Anyone that knows me is aware of the fact that my father passed away barely a half year ago. In some ways his passing was a liberation, in countless ways it has inspired me andgiven me strength and insight I never knew would come in my lifetime, and in the most private times and occasionally when I least expect it, it is a excruciating knife wound aimed with murderous intent at the belly of my soul.
I haven’t really figured out how to predict what my experience will be when the fleeting memories briefly insert themselves aggressively in to my awareness. Indeed, sometimes it can start heartwarmingly reflective and turn quickly towards bitter anger and sorrow. This cross section of the most uplifting and most harrowing of human emotions is, in my opinion, the very essence of life and the only proof you have loved someone.
If white is the combination of all colors of the rainbow and representing all possible visible colors, then the breadth of emotions you experience upon losing someone you love must be love.
It can be so tempting when people are taken early from our earthly lives to fixate if not obsess over the question of “what if?” and all its various incarnations. “What if he were here right now,” “what if I had spent more time with him,” “what if she had just taken better care of herself?”
And the worst of all questions when it comes to losing a parent is: “What would he teach me if I were here right now,” “what would he tell me to do if he knew I were in this situation,” or “what would he know that could help?”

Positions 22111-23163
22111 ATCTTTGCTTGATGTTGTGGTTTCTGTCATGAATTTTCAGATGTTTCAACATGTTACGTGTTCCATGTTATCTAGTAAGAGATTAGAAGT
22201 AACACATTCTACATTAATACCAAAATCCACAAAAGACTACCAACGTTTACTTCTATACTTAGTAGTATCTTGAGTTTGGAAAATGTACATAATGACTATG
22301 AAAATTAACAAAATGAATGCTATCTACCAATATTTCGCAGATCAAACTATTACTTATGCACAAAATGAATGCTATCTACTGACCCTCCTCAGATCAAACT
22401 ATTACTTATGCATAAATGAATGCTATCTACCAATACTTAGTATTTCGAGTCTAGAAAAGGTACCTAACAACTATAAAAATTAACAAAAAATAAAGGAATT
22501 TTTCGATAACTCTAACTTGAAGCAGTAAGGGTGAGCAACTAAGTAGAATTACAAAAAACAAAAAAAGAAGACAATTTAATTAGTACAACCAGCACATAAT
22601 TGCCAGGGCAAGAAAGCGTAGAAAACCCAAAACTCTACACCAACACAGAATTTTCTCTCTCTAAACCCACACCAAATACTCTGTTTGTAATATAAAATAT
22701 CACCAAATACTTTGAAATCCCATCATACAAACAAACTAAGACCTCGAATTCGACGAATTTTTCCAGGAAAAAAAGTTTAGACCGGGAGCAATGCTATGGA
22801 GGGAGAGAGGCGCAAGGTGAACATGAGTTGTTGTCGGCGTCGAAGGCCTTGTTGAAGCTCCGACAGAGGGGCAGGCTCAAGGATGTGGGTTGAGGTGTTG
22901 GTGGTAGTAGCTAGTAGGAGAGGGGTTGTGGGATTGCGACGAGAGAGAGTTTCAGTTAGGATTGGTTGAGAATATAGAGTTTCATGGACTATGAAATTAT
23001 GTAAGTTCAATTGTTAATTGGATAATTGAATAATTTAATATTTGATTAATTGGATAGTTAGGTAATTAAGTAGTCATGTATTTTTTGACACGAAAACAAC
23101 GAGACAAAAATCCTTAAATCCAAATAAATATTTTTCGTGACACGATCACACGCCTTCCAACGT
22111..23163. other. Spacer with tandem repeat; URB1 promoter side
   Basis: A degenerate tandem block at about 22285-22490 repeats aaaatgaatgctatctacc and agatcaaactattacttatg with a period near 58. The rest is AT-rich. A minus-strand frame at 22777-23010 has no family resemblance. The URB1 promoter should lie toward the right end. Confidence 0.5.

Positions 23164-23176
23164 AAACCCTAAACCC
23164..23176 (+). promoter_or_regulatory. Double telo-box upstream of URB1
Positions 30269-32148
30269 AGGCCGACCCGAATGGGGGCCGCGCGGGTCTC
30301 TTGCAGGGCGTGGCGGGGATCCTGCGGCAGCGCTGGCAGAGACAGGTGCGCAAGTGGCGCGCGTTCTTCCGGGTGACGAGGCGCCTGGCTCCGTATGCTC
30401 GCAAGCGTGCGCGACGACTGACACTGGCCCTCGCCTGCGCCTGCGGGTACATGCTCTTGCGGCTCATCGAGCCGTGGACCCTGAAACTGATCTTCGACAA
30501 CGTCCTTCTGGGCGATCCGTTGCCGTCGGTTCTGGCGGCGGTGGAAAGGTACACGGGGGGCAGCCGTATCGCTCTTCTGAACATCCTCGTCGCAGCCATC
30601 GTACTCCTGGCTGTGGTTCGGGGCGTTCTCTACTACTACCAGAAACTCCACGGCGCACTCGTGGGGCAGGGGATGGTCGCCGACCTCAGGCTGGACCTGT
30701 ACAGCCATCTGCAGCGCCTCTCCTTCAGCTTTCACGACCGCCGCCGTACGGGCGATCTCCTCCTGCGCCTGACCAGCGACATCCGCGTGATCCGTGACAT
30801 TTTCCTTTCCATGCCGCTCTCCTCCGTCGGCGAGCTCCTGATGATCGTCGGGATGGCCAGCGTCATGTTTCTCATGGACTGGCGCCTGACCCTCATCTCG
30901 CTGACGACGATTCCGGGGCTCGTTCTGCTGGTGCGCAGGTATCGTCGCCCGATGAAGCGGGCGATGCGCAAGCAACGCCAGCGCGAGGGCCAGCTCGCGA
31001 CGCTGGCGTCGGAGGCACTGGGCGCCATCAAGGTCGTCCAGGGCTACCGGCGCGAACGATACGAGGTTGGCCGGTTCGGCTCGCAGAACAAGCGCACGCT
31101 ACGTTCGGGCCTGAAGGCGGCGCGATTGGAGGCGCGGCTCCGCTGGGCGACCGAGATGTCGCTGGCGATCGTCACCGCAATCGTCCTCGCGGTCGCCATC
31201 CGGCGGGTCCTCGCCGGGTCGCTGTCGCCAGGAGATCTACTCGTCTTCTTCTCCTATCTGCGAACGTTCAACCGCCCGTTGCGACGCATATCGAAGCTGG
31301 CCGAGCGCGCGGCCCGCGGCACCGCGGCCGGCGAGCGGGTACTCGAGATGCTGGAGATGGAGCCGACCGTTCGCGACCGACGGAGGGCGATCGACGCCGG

I lost my father at the age of 36 and my father barely 70 and among my contemporaries this both early and unusual…the fact he had a stroke on my thirtieth birthday and lost the ability to speak and interact as I had come to rely upon for 30 years in the role of my father was an even bigger sadness.
Whether because of the forced focus one must have on their life and its priorities when sickness or loss have a meaningful role in the storyline, or just because one tends to gain maturity in their late 30s — I find myself for the first time feeling like I understand myself, operate from a sense of values I can articulate and represent with authenticity, find happiness not in my own self gratification but in uplifting others, and have found faith and God not just in my heart or prayers or meditation — but in finally understanding that God and faith are simply the acceptance of a vast beautiful unknown beyond my ability to conceive, understand, predict, or imagine.
God is infinity…the singularity from which everything originated and where everything will return.
My heart breaks tonight for my best friend Ian who is ten years younger than me but in many ways that matter, my more sophisticated elder. He is kinder, more responsible in some ways.
And he is facing what I faced — the death of his father — but with a decade fewer years to develop the coping mechanisms needed or the resigned acceptance of the inevitable circle that is life.
He hasn’t had as many years to ask his father the questions I asked mine, hug each other as many times…to soak in the smell, feel, and energy of his father’s presence in hopes that when he is gone, you can remember what it feels like.
So my heart breaks for him, for me, for anyone that loses someone they love. And it is filled with hope, that we learn, change, and honor that love in new ways because of the loss and anguish. And because I know my friend, I’m prayerful and somewhat inspired too — because Ian makes bad situations in to good ones and is always one to see the possibility that others miss. Sad and unwelcome as it is, my hope for Ian is this becomes inspiration and possibility and a source of energy and drive much like I’ve experienced and that the spirit of his father becomes as divine a guide as I feel my father’s has.
And in to God’s hands we commend his spirit.